Google Voice Turns 9
Google Voice will turn nine years old on March 11, the date that Google acquired Grand Central and their services. Google Voice was initially an invitation only service, similar to how Gmail was before being made available to the public. Although it’s existence has been longer than other Google services, Google Voice hasn’t gained as many users as those same services. Here are a few of the reasons that might be the cast, and a few reasons why that shouldn’t be the case.
The Disadvantages of Google Voice
At the moment, Google Voice does not natively support emergency 911 services. The only cost-effective solution to enable such a service costs roughly $15 a year. 911 services have a tougher time pinging your exact location through VOIP and cellular services as compared to traditional phone services, where your exact location is made available.
Google Voice is both similar to different from Skype. The core similarity is that the telephone services are rendered through an internet connection. In the event of an internet outage, your Google Voice and VOIP services would face a service outage. The only way at the moment to currently circumvent such a disaster is to have a backup in place, like AT&T home phone services. This would resolve the 911 issues, and would save you in the event of an internet outage.
The biggest disadvantage of Google Voice is the user interface, which upon first glance looks both confusing and outdated. However, Google recently released version 5.7, where the user interface has been overhauled. Many agree now that it fairly user-friendly, at least compared to previous versions.
The last shortcoming of Google Voice is that services are limited to the United States at this moment, while everyone else is required to use a web-based interface in order to obtain partial functionality and features.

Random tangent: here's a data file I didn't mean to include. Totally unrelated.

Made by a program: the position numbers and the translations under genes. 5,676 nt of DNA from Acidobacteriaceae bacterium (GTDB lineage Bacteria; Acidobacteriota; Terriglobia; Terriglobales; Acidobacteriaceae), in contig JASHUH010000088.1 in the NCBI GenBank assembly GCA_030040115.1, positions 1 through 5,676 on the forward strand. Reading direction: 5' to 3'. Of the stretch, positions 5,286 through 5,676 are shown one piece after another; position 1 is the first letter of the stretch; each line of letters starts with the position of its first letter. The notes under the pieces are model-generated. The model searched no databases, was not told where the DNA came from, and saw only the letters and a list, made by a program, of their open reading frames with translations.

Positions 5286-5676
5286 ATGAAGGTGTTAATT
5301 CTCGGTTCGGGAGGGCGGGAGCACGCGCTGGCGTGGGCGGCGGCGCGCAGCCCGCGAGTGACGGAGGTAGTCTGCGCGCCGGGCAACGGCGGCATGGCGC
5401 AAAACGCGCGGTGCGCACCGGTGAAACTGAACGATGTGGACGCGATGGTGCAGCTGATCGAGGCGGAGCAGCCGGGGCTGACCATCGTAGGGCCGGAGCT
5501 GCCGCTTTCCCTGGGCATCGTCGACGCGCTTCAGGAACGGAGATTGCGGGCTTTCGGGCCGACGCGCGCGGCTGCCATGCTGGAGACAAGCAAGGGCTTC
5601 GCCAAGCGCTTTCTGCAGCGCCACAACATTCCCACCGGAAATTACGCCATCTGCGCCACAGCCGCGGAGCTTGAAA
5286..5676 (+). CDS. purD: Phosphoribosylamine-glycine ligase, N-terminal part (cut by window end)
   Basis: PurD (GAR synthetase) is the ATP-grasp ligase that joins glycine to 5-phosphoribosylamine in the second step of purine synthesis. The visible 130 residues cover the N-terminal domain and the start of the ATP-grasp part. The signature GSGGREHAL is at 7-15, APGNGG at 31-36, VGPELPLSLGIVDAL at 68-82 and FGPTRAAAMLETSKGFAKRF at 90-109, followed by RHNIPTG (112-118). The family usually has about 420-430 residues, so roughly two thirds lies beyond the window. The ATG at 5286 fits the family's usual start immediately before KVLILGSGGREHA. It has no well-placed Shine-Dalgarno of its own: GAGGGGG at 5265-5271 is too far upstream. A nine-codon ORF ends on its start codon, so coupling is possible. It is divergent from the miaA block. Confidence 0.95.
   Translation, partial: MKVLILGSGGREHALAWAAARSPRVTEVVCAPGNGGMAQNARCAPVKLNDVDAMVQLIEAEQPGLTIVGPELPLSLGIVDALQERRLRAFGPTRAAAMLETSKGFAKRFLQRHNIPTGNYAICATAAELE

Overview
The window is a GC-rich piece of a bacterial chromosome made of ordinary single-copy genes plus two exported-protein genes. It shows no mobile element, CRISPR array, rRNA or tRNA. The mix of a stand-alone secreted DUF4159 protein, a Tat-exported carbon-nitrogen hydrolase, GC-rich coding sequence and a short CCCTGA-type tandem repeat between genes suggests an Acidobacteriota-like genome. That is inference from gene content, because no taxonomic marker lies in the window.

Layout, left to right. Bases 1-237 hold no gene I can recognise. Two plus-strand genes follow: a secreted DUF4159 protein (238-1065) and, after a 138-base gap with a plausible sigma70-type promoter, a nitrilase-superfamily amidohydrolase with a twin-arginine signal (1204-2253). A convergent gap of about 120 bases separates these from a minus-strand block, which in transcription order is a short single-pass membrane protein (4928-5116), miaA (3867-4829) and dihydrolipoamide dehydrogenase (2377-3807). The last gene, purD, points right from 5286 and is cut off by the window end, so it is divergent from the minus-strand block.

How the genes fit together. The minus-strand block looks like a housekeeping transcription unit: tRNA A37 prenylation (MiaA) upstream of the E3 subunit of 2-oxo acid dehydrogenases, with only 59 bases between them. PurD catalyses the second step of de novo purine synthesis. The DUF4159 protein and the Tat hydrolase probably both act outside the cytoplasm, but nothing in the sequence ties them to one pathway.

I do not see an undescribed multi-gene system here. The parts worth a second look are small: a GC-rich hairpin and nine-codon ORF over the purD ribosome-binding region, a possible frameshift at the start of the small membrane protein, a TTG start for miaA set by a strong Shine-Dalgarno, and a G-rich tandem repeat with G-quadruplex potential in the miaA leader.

The Advantages of Google Voice
The disadvantages of Google Voice are easily outweighed by the advantages. The first main advantage is the ability to port your existing home telephone number to Google Voice. In the event your current services provider will not allow you to port your number to Google Voice, you can easily port it to a prepaid SIM card, and then to Google Voice later.
Many people have multiple phone numbers; one for work, one for home, one for the cellular device, and sometimes even more. Imagine having the benefit of having only one number, which would forward a call to all of your devices that are configured to ring. You can easily obtain a free out-of-area code number for business use, whereas other companies will charge you to do so. You also have the functionality to have all your voicemails transcribed to text, so you have the option to read or listen to the message.
Furthermore, the ability to screen your messages as they are being recorded is a wonderful feature for screening callers. Having the ability to have callers announce themselves before you answer allows you to screen the callers.
Calls within the United States and Canada are free, except for a few locations where the charge is $0.01 per minute. International calling is quite cost-effective as well.
SMS to email is another wonderful function, since text messages sent to your Google Voice can be converted to emails. This means you can reply to an email and have the reply sent as an SMS from your Google Voice number. Additional features, such as voicemail sharing, are also available.
Should You Make The Move To Google Voice?
I would recommend that you make the switch, especially now that the interface has been improved. The benefits clearly outweigh the shortcomings. However, from a business perspective, if you’re looking to switch over to Google Voice, I recommend having backup, wired telephone services ready in case of an internet outage.
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